The Chiefs have, perhaps, one of the more dynamic pass rushing duos in the NFL. While it’s been a couple of seasons since Tamba Hali, we’ll call him “Batman” in this scenario, has gone off in the sack department, it wasn’t long ago that he led the AFC in putting the opposing quarterback down. “Robin” (aka Justin Houston) is a young stud that works the other side of the field and led the team in sacks last season with ten. Many who claim to know more than me about defensive schemes, will say the success Hali and Houston have had is due to the genius of Crennel and the fact that the Chiefs linemen sucked up all the blockers and allowed Batman and Robin to reach the Joker unabated. Of course those same defensive Einsteins also lament – generally at great length – of how much a disappointment defensive linemen Tyson Jackson and the recently departed Glenn Dorsey were because they didn’t get the sack count many thought they would out of college. It would seem to me that this is a case of having your cake and eating it too.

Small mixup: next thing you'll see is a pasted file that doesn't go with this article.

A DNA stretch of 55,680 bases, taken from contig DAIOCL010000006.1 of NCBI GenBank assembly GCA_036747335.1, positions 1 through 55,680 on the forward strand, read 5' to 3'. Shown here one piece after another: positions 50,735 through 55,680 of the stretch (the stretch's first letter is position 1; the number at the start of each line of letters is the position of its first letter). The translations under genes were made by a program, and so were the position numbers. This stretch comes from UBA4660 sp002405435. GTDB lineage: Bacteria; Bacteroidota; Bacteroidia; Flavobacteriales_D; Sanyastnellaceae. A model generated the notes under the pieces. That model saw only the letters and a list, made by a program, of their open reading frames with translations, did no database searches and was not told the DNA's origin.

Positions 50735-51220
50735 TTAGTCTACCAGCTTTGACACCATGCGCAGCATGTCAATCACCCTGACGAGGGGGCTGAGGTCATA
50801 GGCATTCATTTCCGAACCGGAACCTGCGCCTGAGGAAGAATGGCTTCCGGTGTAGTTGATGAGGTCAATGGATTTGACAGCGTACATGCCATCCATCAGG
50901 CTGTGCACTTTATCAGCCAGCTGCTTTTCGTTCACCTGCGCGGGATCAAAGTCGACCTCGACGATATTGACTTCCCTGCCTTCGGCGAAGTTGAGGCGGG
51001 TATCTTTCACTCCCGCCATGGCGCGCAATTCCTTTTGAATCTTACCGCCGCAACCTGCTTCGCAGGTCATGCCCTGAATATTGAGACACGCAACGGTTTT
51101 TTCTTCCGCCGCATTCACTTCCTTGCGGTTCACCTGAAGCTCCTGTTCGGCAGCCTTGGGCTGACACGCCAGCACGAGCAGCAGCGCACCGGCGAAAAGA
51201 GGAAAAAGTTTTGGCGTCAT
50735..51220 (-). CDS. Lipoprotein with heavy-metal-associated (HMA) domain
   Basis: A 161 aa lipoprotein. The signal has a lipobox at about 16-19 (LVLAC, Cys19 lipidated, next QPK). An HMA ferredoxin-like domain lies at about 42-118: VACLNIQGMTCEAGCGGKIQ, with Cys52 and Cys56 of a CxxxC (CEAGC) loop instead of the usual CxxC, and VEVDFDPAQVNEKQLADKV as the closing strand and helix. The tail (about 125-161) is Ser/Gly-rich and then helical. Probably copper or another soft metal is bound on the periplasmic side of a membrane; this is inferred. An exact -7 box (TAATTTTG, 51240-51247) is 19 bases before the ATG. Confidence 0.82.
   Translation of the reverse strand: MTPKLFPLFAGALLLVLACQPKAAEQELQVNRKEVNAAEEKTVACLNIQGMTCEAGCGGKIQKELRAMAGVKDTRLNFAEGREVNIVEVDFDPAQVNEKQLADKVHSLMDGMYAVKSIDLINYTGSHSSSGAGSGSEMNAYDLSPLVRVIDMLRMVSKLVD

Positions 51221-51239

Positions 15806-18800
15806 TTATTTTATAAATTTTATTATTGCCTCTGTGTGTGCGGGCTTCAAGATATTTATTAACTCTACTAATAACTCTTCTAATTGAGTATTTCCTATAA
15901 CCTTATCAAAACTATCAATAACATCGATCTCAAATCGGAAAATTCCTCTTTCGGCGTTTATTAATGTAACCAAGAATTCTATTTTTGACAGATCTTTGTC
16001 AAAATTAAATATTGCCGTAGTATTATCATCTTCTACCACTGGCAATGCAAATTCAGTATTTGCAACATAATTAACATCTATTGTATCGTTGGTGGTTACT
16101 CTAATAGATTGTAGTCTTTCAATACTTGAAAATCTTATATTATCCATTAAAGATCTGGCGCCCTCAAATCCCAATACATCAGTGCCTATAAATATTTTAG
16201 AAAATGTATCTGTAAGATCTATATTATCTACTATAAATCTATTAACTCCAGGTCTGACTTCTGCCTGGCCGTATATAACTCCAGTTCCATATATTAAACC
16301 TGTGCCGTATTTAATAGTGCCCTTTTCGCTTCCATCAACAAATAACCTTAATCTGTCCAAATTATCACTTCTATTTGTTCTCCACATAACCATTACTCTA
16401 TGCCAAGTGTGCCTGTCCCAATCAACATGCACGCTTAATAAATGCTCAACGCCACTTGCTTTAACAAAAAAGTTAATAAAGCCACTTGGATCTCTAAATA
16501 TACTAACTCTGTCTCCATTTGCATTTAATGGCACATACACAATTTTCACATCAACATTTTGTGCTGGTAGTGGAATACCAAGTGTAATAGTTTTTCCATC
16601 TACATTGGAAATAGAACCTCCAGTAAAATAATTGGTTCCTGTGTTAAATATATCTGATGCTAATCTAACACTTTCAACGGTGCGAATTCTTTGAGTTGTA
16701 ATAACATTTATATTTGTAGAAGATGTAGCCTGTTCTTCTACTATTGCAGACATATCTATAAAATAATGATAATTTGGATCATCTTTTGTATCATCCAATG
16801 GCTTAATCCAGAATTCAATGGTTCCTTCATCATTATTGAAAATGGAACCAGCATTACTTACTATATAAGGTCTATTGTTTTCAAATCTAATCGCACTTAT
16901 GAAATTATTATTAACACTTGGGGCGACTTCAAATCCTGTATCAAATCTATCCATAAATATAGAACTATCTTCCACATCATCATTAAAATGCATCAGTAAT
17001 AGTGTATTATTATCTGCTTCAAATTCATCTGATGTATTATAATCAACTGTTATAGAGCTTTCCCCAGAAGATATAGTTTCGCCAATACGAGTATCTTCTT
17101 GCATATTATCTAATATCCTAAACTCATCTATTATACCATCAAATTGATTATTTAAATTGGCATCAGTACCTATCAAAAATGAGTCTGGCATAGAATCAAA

So what does this all mean? Where am I going with all this?
I believe the Chiefs’ defense will be a top five squad this season. I think they have the potential to lead the league in sacks and they could very well turn into the powerhouse “offensive defense” similar to the Chicago Bears of last season. This is why:
Bob Sutton runs an “Attacking 3-4.” While we don’t know exactly what that means quite yet, it will most likely involve much more aggressive blitz packages and using the defensive linemen to do much more than just absorb blocks from the offensive linemen. Sutton will have Jackson, Dontari Poe and newly acquired lineman Mike DeVito trying to get to the quarterback just as hard as Hali and Houston. And oh, by the way, he may throw a wrinkle in there and bring packages where perhaps Brandon Flowers or former Miami Dolphin Shaun Smith blitz from the corner position. Let’s not forget our favorite defensive Chief, Derrick Johnson, coming up the middle on occasion or even the safeties moving up to get after the quarterback. The blitz packages Sutton arranges could involve any and/or all of those scenarios. While I think that will increase the Chiefs’ sack-count, it will serve another purpose as well.